Tuesday, September 06, 2011

As the race begins in Ontario

The writ has still not dropped but the unofficial race is on. A few things this morning on the campaign as it begins...

The Nanos leadership numbers are back, in the form of the best premier numbers. Not a bad place to be for McGuinty at all (party poll numbers not bad as well). As we saw in the federal election, whether you like this polling focus on the leader or not, you might be able to say such numbers are gaining in importance in recent elections. Whether that's a function of media being in 24/7 mode, people's busy lives and their paying less attention or whatever your own theory is, it may be that leadership is just one of those fundamental factors that breaks through all the hullabaloo these days.

Second, a point on this John Ivison column from last night: "Don’t count Dalton McGuinty out yet." Nice that he's prepared not to count McGuinty out as we've only just begun. Anyway, one item he mentions bears some context though. He says this about the Liberal spending record:
"Perhaps, but the Liberals long lived beyond their means and the repair bill will now be borne by future generations — net debt has soared to $217-billion, more than a third of provincial GDP, at an annual cost of nearly $10-billion in interest payments."
He's raising the issue of debt, like a lot of conservative politicians, thinkers, advocates do these days. If you look for comparison's sake at the federal net debt as a percent of GDP, it's actually in the same ballpark percentage wise. Considering that Ontario was one of the hardest hit provinces during the recession and is the largest province and largest economy, it's not surprising. Further, there is that promise to eliminate the deficit by 2017-18. There is more context you could add here but we'll leave it at that for now.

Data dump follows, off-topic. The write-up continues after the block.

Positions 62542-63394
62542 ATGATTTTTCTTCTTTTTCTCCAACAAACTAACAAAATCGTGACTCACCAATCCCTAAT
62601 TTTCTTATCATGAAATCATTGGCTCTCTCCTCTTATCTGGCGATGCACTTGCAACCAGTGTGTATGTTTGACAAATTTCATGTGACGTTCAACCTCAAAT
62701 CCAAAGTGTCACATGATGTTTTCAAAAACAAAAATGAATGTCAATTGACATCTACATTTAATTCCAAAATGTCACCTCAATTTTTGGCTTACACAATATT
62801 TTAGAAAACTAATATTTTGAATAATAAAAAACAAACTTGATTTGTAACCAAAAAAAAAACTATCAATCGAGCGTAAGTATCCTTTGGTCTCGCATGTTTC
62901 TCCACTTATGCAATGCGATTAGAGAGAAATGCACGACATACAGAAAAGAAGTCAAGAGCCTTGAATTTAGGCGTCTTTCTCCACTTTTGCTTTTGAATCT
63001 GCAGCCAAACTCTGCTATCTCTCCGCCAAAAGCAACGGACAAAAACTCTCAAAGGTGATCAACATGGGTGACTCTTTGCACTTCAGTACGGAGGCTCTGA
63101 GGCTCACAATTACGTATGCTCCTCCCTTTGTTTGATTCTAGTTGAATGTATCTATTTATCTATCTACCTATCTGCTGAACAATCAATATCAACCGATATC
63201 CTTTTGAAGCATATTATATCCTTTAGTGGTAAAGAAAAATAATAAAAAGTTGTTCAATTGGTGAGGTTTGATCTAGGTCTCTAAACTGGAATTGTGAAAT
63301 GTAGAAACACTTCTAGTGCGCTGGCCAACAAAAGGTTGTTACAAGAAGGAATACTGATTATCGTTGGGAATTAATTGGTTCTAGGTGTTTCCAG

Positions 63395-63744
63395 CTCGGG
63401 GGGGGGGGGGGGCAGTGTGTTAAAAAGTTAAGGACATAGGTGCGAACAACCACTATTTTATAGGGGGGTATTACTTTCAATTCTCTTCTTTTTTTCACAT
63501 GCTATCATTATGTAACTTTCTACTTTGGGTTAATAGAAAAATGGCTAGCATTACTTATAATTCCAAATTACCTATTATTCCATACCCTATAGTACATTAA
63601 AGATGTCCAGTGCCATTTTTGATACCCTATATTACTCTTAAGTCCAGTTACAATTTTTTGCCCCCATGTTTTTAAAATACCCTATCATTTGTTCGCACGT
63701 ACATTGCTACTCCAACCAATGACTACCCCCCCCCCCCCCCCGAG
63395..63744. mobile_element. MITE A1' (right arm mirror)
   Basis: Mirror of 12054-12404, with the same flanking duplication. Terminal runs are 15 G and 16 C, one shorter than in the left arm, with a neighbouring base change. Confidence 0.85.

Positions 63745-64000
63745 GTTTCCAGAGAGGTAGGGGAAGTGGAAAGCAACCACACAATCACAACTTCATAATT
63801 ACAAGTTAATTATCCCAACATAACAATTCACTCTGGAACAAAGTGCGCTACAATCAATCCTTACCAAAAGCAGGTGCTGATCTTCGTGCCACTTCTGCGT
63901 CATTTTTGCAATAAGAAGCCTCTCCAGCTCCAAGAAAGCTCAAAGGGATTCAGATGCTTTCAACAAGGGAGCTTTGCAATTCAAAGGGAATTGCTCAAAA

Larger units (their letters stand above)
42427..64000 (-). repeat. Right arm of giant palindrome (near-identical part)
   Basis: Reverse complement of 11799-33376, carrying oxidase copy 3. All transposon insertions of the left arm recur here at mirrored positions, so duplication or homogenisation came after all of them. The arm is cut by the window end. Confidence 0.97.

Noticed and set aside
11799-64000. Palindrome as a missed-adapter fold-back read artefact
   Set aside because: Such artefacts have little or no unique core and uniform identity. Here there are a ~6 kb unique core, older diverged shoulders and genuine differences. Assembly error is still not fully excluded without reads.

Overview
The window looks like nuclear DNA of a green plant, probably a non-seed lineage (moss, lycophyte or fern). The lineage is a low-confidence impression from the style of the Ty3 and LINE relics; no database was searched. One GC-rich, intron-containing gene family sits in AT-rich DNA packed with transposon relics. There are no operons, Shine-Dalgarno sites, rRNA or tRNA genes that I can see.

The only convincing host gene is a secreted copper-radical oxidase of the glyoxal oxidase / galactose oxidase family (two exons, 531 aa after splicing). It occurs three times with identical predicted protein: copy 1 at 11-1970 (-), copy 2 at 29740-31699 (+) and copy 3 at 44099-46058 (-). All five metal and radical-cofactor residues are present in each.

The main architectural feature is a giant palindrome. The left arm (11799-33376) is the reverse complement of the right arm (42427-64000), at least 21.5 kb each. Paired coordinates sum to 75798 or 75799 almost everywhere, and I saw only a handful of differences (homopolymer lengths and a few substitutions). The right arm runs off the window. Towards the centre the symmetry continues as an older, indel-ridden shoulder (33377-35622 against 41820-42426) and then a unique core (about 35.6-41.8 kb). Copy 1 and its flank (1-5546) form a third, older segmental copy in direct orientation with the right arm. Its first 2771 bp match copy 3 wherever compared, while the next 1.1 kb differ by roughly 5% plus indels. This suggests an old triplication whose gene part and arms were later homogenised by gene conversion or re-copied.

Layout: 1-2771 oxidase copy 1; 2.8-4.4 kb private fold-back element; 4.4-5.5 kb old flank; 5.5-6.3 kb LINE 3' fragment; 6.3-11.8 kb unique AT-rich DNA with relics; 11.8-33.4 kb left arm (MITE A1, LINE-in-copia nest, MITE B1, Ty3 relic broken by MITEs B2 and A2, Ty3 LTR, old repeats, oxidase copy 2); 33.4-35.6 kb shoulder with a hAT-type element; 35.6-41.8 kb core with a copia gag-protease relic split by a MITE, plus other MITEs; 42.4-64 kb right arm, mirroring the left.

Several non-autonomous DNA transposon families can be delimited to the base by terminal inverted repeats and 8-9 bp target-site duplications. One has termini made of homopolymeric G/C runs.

Finally, the issues are beginning to be discussed in the wake of the Liberal platform's release. This endorsement might grate for some:
The Liberal platform takes a forward-looking approach to investing in educational initiatives that will pay dividends for Ontario’s young people and strengthen the economy while reinforcing the health care system. Buttressing its case, the document even quotes somewhat mischievously from former Tory premier Bill Davis, who lavishes praise on the Liberal plan for full-day kindergarten as a wise investment.
Ouch. But then, we know, these Hudak PCs are not your grandparents PCs. Nor are they really your parents PCs...